4 Score and Recently “Updated”

Posted: July 9, 2012 in clarity, destiny, facebook, family, hope, me, parents, rant

Studies of our prehistoric ancestors have shown that art, music, religion, dance, and even language itself, was a way to pass down our history, our traditions, our memories. In my lifetime, I remember reel to reel home movies. Slide projectors. Audio recordings. VHS tapes and BetaMax. And 76 pound photo albums. I have learned to do my own shitty attempt at a polka. I have ran my thumbs and index fingers across the patches of quilts made by great great grandmothers. I have slipped into the dress my grandmother wore on her wedding day. I have sat for hours upon hours watching my grandmother patch clothing while she told me stories of her childhood. I have sang and hopped in afternoons full of double dutch. I have prayed to a blue-eyed Jesus, well, in a church that was built before my grandparents were born, gazing at placards of devotion in memorium of people who died from diseases that have since been eradicated. This has spanned less than four decades. A blip in the inhale exhale of man.

As I ironically sit at a laptop typing to invisible eyes, I miss nostalgia. In the day of blogs, facebook, twitter, Pinterest and Instagram, I wonder, who are we compiling these memories for? When scrapbooking came back en vogue, I scoffed at it visibly, ever jealous that I knew I lacked such focus and dedication and follow through. It was time sucking, overly involved and  a cosumerist industry I had no time or desire for. After all, I had to go to work to pay for my wifi so I could spend my work day telling complete strangers what I ate for lunch.

Even at 38 years old, I adore a good scar story. I spend dreamy hours in vintage shops. I prefer clothing worn previously by a friend or stranger. I secretly pine for the day I get my grandmother’s dishes “over my mom’s dead body.” But what do I do with all this information, experience, and memory? Do I sit my niece down and try to explain the discomfort of shoulder pads in the 80s? Do I show her how we used to entertain ourselves…*gasp* OUTSIDE with only rocks, bugs and each other? Do I teach her how to roll biscuits and make frosting from scratch while I teach her the Polish word for “butt”? I’d like to say I do, but more often that not, I log her onto my Facebook. Within an hour of seeing each other, she’ll unfailingly ask if I have any new kitty pictures or videos or to show her my friend’s kids’ pictures ONLINE.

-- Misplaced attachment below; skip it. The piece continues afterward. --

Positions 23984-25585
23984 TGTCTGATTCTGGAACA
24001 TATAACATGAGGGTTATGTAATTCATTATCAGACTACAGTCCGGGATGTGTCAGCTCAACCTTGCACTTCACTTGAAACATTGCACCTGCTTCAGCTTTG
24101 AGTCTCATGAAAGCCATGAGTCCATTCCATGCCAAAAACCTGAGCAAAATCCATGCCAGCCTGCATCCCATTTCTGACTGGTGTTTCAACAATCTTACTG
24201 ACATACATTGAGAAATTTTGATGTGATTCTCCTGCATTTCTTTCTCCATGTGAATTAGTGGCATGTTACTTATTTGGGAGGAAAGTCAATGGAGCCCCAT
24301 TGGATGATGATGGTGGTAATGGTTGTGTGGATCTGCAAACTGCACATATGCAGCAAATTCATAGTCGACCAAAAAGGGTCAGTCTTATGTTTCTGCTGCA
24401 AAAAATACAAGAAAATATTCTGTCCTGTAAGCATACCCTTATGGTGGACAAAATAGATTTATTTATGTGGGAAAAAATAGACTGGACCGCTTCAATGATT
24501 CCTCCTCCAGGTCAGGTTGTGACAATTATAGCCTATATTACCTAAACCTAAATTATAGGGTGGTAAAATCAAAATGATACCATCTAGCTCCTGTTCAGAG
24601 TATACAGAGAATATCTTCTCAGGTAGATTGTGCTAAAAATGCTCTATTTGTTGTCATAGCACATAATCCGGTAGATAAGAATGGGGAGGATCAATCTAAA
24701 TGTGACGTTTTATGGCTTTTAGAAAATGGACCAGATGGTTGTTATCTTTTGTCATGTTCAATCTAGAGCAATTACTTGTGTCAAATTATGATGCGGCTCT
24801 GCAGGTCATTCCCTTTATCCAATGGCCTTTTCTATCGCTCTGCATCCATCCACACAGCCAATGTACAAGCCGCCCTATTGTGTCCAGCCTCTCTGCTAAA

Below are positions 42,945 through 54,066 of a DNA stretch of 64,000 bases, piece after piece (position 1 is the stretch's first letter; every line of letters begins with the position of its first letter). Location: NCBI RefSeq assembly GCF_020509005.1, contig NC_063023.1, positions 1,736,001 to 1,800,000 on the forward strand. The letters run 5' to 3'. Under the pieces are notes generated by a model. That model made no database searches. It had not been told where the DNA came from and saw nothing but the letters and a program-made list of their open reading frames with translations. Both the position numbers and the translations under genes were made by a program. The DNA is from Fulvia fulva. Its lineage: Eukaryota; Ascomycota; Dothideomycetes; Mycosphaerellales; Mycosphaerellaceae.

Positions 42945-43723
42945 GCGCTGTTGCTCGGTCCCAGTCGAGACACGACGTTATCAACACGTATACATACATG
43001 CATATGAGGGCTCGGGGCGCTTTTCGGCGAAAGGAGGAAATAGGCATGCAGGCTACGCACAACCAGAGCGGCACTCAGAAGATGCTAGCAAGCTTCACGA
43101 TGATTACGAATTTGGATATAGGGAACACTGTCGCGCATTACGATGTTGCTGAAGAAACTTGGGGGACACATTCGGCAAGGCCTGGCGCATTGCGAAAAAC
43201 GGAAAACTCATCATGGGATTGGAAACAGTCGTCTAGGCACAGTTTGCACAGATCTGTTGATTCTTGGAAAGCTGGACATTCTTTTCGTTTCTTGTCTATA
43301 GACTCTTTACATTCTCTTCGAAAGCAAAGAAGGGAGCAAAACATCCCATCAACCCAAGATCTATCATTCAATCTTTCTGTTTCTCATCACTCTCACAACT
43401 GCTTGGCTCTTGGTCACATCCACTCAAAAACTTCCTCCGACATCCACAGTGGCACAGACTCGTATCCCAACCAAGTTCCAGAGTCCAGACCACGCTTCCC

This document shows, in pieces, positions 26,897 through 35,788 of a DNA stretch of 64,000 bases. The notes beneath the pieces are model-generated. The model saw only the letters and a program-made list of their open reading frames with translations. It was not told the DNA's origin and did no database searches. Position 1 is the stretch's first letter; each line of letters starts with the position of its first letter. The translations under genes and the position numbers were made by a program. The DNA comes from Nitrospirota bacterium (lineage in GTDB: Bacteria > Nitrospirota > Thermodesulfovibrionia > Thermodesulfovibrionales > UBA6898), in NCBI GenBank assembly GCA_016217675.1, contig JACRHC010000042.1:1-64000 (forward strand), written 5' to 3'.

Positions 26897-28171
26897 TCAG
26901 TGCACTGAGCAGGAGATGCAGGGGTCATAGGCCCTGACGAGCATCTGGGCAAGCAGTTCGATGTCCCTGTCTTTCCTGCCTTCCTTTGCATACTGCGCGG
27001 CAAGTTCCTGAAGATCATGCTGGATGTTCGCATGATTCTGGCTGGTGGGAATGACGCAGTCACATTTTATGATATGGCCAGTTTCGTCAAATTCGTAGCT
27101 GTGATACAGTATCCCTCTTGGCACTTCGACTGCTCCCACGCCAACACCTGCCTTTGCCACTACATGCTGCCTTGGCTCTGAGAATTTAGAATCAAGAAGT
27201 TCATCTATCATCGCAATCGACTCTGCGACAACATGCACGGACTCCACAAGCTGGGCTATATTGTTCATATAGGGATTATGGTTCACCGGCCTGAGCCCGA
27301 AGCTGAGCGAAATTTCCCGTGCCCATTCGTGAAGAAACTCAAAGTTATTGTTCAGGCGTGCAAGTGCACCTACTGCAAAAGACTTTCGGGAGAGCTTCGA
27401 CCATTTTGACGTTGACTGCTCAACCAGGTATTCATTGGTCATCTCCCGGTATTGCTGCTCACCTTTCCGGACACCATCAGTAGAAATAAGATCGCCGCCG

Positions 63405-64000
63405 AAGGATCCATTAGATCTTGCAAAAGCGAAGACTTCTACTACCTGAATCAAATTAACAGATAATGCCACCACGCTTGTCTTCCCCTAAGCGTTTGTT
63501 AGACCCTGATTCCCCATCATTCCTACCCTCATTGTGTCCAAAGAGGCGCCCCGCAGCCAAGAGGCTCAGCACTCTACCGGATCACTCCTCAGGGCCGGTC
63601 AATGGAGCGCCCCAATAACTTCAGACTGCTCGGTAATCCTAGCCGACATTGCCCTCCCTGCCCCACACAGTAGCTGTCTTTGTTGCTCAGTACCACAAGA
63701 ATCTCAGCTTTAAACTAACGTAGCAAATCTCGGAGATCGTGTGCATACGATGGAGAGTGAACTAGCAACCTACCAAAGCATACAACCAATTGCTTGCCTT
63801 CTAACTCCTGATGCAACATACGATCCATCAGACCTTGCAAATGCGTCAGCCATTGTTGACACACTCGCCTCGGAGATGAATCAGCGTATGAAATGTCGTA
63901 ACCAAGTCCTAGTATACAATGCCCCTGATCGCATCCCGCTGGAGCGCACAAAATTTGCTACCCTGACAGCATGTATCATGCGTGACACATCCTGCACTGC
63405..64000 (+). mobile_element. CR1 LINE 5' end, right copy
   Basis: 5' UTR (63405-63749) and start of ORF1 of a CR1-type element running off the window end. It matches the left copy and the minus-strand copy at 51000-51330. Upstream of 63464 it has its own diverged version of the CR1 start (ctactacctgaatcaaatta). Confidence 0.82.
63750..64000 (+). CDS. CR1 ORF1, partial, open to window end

Though I’m not a mother, as an inhabitant of Earth, aren’t I obligated to pass the past the way our ancestors did? Word, written or ideally, spoken. Songs from my grandmother reminiscent of Sweden, my childhood church hyms declaring the joy joy down in my heart, and double dutch marches giving nods to jeans that we couldn’t afford but everybody wanted. My haphazard version of the Polka. My 76 pound photobox.  My ability to make and color play clay from scratch. Are these things still valuable if their not POSTED? Are we LIVING the experiences we share with anonymous masses via social networking? When you finish a collection on Pinterest or Instagram or WordPress, will you print them out and tangibly share them with our little people? Or will we, our collections, memories and existence all fade into the virtual nothingness that calls us “friend” or even worse, “follower?”

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